Society

Author: Ludovic Bertron, via Wikimedia Commons

This week’s Kentuckiana Pride Fest will be dotted with police and private security in the wake of the violent attack at an LGBT club in Orlando last weekend that killed 49 and injured dozens more.

But just how big a police presence there will be isn’t clear.

Somsak Sudthangtum, 123rf Stock Photo

Kentucky overdose deaths rose 16% in 2015, the first year state lawmakers toughened penalties for traffickers and increased spending on addiction programs. 

Matt Markgraf, WKMS

Community members in Murray and Paducah held candlelight vigils last night remembering the victims of the shooting at a gay nightclub in Orlando over the weekend, the deadliest mass shooting in U.S. history.

KY Great River Road, Facebook

The Great River Road is a National Scenic Byway that follows the Mississippi River through ten states from its headwaters in Minnesota to the Louisiana Delta. A portion of that road is the Kentucky Great River Road National Scenic Byway, which runs through the western counties of Ballard, Carlisle, Hickman, and Fulton. Norma Pruitt, executive director of the Kentucky Great River Road Organization, speaks with Todd Hatton on Sounds Good about the organization’s mission of economic development.

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The number of homeless across Kentucky is declining. That’s according to statistics released last week by the Kentucky Housing Corporation. The point-in-time figures for 118 counties refer to a count conducted last January. 

USDA, (wikipedia) CC BY 2.0

 More than 2 million Americans are plagued with opioid addiction. When those afflicted make a decision to turn their lives around, U.S. Secretary of Agriculture Tom Vilsack wants to make sure that help is available. Nicole Erwin spoke with the Secretary on the lack of support in rural communities.

U.S. Army Fort Campbell, Facebook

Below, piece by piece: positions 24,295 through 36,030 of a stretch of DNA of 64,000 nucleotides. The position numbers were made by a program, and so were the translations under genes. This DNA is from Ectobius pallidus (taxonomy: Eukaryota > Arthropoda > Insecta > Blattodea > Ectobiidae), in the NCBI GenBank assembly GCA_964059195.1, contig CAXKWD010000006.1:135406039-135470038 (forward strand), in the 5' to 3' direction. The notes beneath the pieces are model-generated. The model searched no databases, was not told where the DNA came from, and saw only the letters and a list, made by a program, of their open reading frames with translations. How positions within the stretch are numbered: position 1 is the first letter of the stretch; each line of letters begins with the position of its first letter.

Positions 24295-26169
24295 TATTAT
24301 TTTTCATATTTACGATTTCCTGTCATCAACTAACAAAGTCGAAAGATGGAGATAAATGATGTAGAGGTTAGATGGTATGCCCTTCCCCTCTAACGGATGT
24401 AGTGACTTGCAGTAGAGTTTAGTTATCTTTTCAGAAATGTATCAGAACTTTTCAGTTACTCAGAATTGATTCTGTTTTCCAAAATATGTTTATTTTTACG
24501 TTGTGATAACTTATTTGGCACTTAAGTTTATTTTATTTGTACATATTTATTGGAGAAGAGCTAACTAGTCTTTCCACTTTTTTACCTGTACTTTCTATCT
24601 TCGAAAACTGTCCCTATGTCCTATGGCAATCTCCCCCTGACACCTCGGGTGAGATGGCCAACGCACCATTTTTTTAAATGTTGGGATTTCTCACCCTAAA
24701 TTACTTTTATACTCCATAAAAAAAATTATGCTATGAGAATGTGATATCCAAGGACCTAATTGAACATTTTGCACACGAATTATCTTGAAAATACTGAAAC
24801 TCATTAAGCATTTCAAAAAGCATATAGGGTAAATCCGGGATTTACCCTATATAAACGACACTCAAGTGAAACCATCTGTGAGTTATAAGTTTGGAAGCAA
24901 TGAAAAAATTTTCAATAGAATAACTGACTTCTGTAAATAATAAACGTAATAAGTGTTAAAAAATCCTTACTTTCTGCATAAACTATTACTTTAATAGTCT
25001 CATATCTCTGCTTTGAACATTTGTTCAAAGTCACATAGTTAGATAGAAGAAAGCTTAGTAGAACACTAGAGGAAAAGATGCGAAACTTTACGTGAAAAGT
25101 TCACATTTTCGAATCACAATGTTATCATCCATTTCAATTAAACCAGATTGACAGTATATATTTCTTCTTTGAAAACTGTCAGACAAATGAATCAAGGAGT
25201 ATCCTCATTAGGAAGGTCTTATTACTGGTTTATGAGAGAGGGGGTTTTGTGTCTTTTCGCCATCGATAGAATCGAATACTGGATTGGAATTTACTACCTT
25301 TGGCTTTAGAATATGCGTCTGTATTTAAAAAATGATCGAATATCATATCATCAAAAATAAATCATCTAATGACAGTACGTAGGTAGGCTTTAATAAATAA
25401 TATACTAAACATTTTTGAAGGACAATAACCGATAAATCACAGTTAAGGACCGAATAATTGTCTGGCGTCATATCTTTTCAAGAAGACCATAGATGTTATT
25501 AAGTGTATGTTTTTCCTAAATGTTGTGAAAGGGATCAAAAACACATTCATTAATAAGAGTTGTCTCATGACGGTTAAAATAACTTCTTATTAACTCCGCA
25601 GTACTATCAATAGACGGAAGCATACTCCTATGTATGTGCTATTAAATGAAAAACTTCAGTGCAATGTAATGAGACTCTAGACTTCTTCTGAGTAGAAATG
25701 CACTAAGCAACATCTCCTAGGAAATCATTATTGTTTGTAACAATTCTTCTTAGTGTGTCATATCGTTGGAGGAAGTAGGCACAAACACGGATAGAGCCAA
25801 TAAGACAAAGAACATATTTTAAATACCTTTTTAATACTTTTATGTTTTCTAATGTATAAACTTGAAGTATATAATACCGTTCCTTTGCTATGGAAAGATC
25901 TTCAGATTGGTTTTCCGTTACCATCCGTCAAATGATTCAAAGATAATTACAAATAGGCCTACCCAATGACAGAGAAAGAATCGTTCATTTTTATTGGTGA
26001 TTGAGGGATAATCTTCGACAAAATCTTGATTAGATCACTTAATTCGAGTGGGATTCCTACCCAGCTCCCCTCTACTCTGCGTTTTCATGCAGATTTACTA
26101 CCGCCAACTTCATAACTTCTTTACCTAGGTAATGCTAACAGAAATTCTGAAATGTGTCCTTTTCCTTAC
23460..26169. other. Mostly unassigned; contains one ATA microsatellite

Fort Campbell is holding a memorial ceremony later this month to honor a longtime advocate for the U.S. Army who passed away in May. Clarissa Ann Jackson Freeman, known to many as “T.C.” was a lifelong advocate specifically for Fort Campbell soldiers and their families. Freeman was 83. 

With sorrow, anger and expressions of unity, the LGBT community across the world is mourning Sunday's deadly attack on a gay nightclub in Orlando. Meanwhile, security has been increased at LGBT landmarks and events in cities across America.

The attack — in which a gunman killed 50 people, making it the deadliest mass shooting in recent U.S. history, and injured 53 — struck during Pride Month, which commemorates the Stonewall Riots of 1969 and the gay rights movement more broadly.

Oleksandr Pakhay, 123rf Stock Photo

2nd Update: Paducah vigil information added.

In Paducah: 

Paducah residents are holding a candlelight vigil at the riverfront tonight at 8 for the victims of the Orlando shooting over the weekend and to take a stand against hate crimes.  

In what has become an all-too-familiar ritual in the United States, President Obama said the mass shooting in Orlando on Sunday morning was an "act of terror and an act of hate."

"This is a sobering reminder that attacks on any American ... is an attack on all of us," Obama said during remarks from the White House briefing room. "No act of hate or terror will ever change who we are as Americans."

Obama also said that this shooting is a reminder of "how easy it to let people get their hands on a weapon" that will let them open fire on a place like a school.

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